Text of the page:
Do's and Don'ts When You're in Court
Trial by Fire: When You're the Witness
As much as you might wish the witness seat would open up and swallow you, you will need to deal with the opposing attorney the best you can. (If your spouse is pro se and questions you himself, his lack of experience could be advantageous to your case.) What can you do when you're looking at a lawyer, but you feel as if you're peering into the mouth of a shark? Some pointers:
- Take your time before answering questions. Think before you speak, and give your lawyer time to object to the question. (This is a good time to have legal counsel by your side.)
- Do not let the lawyer get you riled. Control your emotions.
- If you feel faint, tell the judge you need a break.
- If there's water nearby, pour yourself a cup or ask the judge for some. Do not be shy about making these requests. Just be sure not to interrupt anyone else, unless it's an emergency.
- Keep shaky hands inside the witness box so the lawyer won't know what effect he's having on you.
- Remember to look at the judge and, if appropriate, at your lawyer, in addition to the lawyer who is questioning you.
- Don't be afraid to cry, if your emotions have clearly reached the boiling point. At this time, the judge will probably call a recess, and you'll have a chance to pull yourself together. If you're a man, you probably think you'd never do that, but there will be no adverse consequences should you become emotional during the trial.
Traps You Can Avoid
Nothing irritates a court more than a manipulative litigant. Keep this in mind when the tears are about to flow.
Although the issues being decided at your trial are extremely important and will affect you profoundly, this is not a criminal trial. No one is going to be sentenced to jail (unless this is a trial for contempt of court—a deliberate failure to make support payments, for example). Matrimonial judges might get annoyed at your bad behavior or obvious lies, but they are used to the deep feelings divorcing spouses have and are generally sympathetic and patient.
A trial should be about the pursuit of truth and justice, not about who used what gimmick to “win.” However, you can do things to help your case:
- Visit the courthouse before the day of trial, when a trial is in progress, if possible. You'll feel better knowing you're not stepping into uncharted territory.
- Tell your lawyer everything. If you have a secret bank account and you don't want to tell your lawyer (you're afraid she'll charge you more), keep in mind that your spouse might already know. It will be much worse for you if your lawyer hears about it for the first time while you're on the witness stand being cross-examined.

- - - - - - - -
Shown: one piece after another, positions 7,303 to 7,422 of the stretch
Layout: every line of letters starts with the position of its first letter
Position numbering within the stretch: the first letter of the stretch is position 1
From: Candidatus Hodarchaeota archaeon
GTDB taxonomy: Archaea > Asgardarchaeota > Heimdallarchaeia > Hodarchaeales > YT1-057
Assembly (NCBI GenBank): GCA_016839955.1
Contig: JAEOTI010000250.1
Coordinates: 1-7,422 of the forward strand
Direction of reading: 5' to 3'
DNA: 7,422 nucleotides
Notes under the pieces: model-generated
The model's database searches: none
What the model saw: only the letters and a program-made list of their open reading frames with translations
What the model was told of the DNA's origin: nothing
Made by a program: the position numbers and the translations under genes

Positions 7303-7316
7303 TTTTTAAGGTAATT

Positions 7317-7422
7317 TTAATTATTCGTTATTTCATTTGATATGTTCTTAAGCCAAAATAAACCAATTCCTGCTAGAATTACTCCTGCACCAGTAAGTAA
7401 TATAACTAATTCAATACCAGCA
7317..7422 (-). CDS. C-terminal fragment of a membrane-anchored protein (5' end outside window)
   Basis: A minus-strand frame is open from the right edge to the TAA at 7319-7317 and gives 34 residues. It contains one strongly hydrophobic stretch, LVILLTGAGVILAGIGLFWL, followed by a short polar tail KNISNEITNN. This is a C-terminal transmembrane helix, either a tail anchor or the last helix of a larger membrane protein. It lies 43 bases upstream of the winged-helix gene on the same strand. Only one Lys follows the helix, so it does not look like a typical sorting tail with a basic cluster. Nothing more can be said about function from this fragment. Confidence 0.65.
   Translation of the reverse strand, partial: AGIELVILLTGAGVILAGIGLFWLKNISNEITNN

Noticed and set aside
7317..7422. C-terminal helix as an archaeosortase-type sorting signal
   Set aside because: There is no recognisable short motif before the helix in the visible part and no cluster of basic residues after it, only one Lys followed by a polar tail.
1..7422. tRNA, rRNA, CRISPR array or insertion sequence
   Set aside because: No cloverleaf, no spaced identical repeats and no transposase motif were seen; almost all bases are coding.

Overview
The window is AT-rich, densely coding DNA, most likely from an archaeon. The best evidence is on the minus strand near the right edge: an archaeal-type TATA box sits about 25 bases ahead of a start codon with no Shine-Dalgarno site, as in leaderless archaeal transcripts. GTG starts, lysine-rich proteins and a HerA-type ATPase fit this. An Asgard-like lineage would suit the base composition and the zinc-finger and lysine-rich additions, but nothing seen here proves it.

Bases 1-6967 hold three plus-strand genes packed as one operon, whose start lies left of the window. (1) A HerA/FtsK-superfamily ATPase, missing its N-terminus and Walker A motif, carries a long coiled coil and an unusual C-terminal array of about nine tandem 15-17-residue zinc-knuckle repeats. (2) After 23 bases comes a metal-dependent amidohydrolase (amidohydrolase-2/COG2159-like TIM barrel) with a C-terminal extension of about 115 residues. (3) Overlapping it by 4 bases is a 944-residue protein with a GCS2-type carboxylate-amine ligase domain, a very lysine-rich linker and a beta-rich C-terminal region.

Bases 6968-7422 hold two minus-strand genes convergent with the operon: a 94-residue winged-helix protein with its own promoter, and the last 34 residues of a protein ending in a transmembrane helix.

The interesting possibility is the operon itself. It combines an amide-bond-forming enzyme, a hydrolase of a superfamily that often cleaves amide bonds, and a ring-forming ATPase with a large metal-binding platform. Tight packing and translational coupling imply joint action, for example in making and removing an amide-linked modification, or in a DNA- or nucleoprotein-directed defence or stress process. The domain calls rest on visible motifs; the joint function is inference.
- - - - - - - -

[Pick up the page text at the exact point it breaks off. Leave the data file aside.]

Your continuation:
- Dress appropriately. Our picks: white, Peter Pan-collared blouse with a wide skirt for women; suit and tie for men. If you're a man claiming poverty, a sports jacket (or even a sweater, if you're claiming extreme poverty) with slacks and a business shirt can work as well.
- Leave expensive jewelry at home, unless you're trying to prove that your extravagant marital lifestyle included such trinkets.
- Be sure to bring all the documents needed. Pack them the night before. Bring paper, or ask your lawyer to bring an extra legal pad for you to take or write notes.
- Pause before answering any questions. Give yourself time to think and give your lawyer time to object.
- If you don't understand a question, tell the lawyer you do not understand and ask that it be repeated.
- If your trial involves a jury, look at the jurors when you answer questions, but do not stare at any one juror. You don't want to make any juror feel uncomfortable.
- Be aware that when your side is presenting its case, you're probably going to feel great during the direct examination by your lawyer and maybe even okay during the cross-examination, if your witness can hold his or her own. During the presentation of your spouse's case, you'll probably feel miserable.
- During the trial, get plenty of rest at night.
- When the trial is over, try to put it out of your mind, at least until there is a decision (if you didn't get one at the end of the trial). You might keep thinking about what you should have said differently. Try to forget it.
More on: Dealing With Divorce
Excerpted from The Complete Idiot's Guide to Surviving Divorce Â© 2002 by BookEnds, LLC. All rights reserved including the right of reproduction in whole or in part in any form. Used by arrangement with Alpha Books, a member of Penguin Group (USA) Inc.
To order this book visit the Idiot's Guide web site or call 1-800-253-6476.